17 November, 2020
How to Make the Most of Your Doctor Appointments
Many people find doctor visits to be a stressful experience. Their blood pressure may skyrocket and they may have a tendency to forget all of the questions that they had before their appointment. This often leads to frustration and the sense that an expensive appointment was a waste of time and money. No one wants this to happen to them. This leaves the question: What steps can you take to ensure that you make the most of your doctor appointment? Therefore, we’ve come up with numerous recommendations and which you’ll find laid out below.Read More
#1 Have Moral Support with YouOften people go to doctor’s appointments alone, for a variety of reasons. For example, it may be difficult to coordinate appointment times with other family members and friends. Also, some people may be uncomfortable discussing very personal issues in front of other people. But, despite these reservations, it can be very helpful to have someone you trust with you. A trusted friend, a family member, and even a caregiver can help reassure you and ensure that you are as calm as possible during the appointment. Also, this person can take notes for you and prompt you to ask some of the important questions that you may have.
#2 Be PreparedYou are the expert on your own body and how you feel at any point in time, therefore, you know the issues that concern you. Before your appointment, write down any questions that you might have and it may also be helpful to do research your symptoms. This does not mean that you are self-diagnosing. Instead, you are equipping yourself with information to ask informed questions and have a better understanding of what your doctor is talking about. Part of being prepared also means writing down all of your symptoms, so that you don’t forget any critical pieces of information during the appointment. For example, if you are visiting a GI specialist, it may be helpful to record in a notebook or tablet when you have experienced vomiting or diarrhea. You should also indicate if these episodes were linked to the food that you ate.
#3 Be Honest and TransparentThe best way for your doctor to be able to help you is if he or she knows all of the details about your health and lifestyle. Part of being transparent is sharing all of your symptoms, even if you find some of these symptoms embarrassing or personal. Some people struggle to discuss different bodily functions. Remind yourself that your doctor is a well-trained professional and that your doctor is not judging you. He or she wants to help you to the best of his or her ability. Honesty also extends to providing truthful information about various lifestyle choices, particularly when they ask questions about your smoking or drinking history.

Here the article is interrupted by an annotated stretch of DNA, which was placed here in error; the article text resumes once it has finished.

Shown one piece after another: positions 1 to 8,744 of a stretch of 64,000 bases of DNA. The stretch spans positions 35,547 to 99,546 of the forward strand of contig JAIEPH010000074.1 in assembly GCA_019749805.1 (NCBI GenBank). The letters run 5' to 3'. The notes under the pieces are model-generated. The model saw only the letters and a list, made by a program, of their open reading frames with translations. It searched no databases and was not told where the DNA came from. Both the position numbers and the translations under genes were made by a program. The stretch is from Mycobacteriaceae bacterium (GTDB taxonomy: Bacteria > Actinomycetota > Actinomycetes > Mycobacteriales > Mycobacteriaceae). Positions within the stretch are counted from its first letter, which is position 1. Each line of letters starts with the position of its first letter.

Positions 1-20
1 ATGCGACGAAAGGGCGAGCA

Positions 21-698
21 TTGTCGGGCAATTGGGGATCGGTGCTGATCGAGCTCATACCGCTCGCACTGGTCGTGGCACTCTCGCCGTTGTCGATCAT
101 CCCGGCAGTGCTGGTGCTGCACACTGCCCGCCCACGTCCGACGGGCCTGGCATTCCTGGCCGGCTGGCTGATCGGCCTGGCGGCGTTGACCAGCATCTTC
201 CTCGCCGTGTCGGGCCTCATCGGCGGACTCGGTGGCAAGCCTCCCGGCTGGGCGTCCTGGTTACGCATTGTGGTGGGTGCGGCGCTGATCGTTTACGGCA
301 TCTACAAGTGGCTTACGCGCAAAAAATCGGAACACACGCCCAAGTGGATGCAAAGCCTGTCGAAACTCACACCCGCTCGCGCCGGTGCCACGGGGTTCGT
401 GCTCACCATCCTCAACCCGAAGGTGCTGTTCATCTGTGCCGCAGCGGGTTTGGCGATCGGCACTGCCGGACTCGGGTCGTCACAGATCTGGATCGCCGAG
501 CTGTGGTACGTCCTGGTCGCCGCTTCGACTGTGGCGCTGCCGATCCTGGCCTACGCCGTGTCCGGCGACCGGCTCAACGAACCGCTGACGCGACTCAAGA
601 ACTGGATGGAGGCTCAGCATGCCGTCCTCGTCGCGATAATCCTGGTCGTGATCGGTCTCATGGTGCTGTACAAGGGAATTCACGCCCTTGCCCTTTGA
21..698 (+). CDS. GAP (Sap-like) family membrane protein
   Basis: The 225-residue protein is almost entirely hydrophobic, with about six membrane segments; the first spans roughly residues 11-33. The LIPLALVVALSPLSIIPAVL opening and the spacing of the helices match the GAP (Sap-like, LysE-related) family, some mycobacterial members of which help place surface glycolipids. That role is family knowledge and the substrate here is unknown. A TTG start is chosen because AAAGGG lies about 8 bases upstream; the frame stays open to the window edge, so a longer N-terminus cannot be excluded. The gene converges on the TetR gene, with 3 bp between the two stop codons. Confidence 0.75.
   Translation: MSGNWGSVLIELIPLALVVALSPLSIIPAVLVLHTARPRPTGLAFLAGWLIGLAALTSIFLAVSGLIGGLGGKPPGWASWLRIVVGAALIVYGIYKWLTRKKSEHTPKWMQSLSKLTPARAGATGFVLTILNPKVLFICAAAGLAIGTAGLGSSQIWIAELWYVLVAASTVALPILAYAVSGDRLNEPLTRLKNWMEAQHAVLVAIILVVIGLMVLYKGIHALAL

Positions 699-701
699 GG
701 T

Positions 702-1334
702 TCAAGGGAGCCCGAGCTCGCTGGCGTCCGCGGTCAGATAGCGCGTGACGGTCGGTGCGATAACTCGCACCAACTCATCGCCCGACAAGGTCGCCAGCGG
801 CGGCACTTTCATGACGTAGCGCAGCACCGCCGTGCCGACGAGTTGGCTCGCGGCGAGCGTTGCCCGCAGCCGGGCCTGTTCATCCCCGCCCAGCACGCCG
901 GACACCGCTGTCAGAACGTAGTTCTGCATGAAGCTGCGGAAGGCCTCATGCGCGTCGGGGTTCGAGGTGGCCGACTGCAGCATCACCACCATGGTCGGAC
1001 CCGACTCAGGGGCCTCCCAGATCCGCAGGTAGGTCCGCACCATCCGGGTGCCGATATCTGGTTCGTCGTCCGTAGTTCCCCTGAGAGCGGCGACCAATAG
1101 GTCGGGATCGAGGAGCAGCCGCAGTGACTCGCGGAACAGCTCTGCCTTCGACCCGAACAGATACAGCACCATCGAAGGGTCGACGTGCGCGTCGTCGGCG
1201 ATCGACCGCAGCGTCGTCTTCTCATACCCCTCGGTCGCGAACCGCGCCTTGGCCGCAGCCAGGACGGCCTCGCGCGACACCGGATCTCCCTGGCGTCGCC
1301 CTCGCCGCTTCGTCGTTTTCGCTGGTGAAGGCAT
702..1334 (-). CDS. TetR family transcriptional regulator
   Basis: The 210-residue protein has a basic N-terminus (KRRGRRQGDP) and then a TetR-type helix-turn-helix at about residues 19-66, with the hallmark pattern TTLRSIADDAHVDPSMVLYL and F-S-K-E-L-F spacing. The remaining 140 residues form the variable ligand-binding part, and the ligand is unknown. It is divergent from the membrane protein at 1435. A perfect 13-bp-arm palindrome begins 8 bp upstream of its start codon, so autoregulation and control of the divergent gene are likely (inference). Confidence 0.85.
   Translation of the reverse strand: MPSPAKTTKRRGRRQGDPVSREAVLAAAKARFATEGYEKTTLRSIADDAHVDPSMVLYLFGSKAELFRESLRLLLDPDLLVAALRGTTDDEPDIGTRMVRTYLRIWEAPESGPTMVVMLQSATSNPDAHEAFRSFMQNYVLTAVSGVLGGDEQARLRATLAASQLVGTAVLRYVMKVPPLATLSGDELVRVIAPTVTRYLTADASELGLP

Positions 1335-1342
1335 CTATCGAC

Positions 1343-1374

#4 Full Information Also Involves Your MedicationAgain, transparency and honesty are important so that your provider can give you the best possible care. Most doctors keep your medication list as part of your electronic medical record. But, if you are seeing a new doctor or if there have been changes in your medication list, make sure to bring an updated list with you to your appointment. This is important for various reasons. First, in some cases, the medication itself can cause troubling symptoms. If the doctor knows your medication list, he or she may be able to determine if your symptoms are linked to medication. Also, some drugs can badly interact with other drugs, causing a cavalcade of problems. To safely prescribe medication, a doctor needs to know what other medications you regularly take. In addition, it is important that you share more than just your prescription medication list. You also need to tell them about any over-the-counter medications and supplements that you may be taking.